Let’s try that latter angle for starters and see where it carries us.
Agatha Christie is in a family situation and feeling bound there. Love for her children is part of the binding. The Sun here can easily indicate her partner—and we would naturally be looking for a partner in a “family” storyline such as this one. Had the south node been making her look like a hermit, we wouldn’t consider that possibility. But with a domestic setting for the story, thinking of the Sun as husband or wife is natural. What can we say about this partner? First, he or she was characterized by dominating (solar) authority. Very likely, there was a demanding, picky quality in the person—that is one of the darker faces of Virgo: never satisfied, always quibbling and criticizing. It is not fair to say “all Virgos are like that,” but in this kind of astrology we are trying to ferret out unresolved problems from prior lifetimes. We do not begin our search for them at the highest levels of each symbol’s expression—quite the opposite.
So, in a prior lifetime, Agatha Christie’s partner was domineering and critical. That’s a start. The Sun lies at the cusp of the second house. The partner was probably quite concerned about money. This does not indicate either wealth or poverty specifically, only concern and worry (Virgo).
Taking the Sun more broadly as a possible indicator of compelling circumstances, we might speculate that Agatha’s situation was somehow fraught with financial issues that could not be ignored or gotten around—not an unusual situation in families. The kids have to eat, and so forth.
Virgo can indicate self-doubt, a quality driven by enslavement to impossible or unreachable standards. The second house, from a psychological perspective, deals with feelings of inadequacy, of “not having what it takes.” Taking the Sun as indicative of the partner, we now achieve a deeper, critical insight: the partner, though domineering, was insecure, felt inadequate, and was inwardly self-critical. He or she somehow held the aces of power, but was not fundamentally as strong a person as Christie herself.
So far I have been referring to Agatha Christie’s prior-life partner as “he or she.” Might we narrow that down a bit? Trying to scope out gender from the planets is shaky work. You can never be totally sure, although sometimes it becomes fairly clear. For obvious reasons, a story of death in a military action probably suggests a man, whereas death in childbirth would rather definitively suggest a female prior incarnation. The very rough rule-of-thumb that Venus indicates a female and Mars indicates a male must be taken with a large grain of salt—there are surely exceptions to it. Here, with Agatha Christie, seeing a fiery Mars conjunct her south node, I speculate that we are talking about a prior lifetime in which she was male—and thus a husband and a father. The Sun then would naturally become female here: Christie’s demanding, self-centered, critical, ultimately insecure wife.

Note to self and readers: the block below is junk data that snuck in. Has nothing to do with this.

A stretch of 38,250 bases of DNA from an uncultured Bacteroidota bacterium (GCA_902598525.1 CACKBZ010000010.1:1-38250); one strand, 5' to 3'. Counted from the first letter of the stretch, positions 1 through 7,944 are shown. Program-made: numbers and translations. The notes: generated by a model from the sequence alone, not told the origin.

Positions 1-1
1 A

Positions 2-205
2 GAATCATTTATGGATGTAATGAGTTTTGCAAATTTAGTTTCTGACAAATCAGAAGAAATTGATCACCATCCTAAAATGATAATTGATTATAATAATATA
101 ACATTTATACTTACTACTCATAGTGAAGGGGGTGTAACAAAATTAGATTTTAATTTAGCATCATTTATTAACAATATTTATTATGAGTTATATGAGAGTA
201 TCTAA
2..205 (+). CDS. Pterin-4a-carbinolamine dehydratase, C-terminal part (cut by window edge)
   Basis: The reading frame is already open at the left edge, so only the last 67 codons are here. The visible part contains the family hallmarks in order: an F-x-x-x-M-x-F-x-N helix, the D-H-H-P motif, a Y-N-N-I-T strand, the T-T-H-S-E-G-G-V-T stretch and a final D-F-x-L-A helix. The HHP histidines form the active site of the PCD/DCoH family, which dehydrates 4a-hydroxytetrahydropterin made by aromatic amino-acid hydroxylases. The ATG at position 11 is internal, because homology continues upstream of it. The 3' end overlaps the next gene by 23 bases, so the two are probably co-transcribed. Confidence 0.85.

Going further, Sagittarius represents philosophy, religion, and belief. Generally speaking, it has a moral quality. With Agatha Christie’s south node in that sign, we can assume that in this prior life she was quite identified with her energized sense of right and wrong. Likely, this moral framework was significantly conditioned by fourth house values: family, and “the ties that bind.” She made a religion of family. Throw in the passionate, over-the-top qualities of the Warrior archetype, represented by Mars: she would die for the family, if necessary.
This kind of domestic commitment has a robust kind of moral authority to it, but it is not to be confused with love. It is not about soft feelings of connection; it is about fierce, self-sacrificing feelings of moral duty. It is surely not intrinsically indicative of happiness. We already know that she was a stalking tiger within the cage of family responsibilities: angry, not happy. But we can now add another set of bars to the cage: a moral commitment to “doing the right thing by the family,” no matter what she (or he!) was feeling. Several paragraphs back, we posed the question: What kept Agatha Christie’s free spirit so trapped within a family in this prior lifetime? Now we have three answers. All are relevant. First, children. Second, a demanding, insecure, needy partner with all the manipulations that entails. Third, a compelling sense of moral obligation.
These were the bars on the soul-cage. They made her furious (Mars). But the bomb went off in a steel room (the fourth house).
Cutting to the dark heart of the matter, it is the nature of Mars that it wants to kill. Better said, the part of humans that sometimes feels homicidal is called Mars. That is simply the name for it. We have all got one. Whenever you have felt like hitting someone, your Mars had risen up.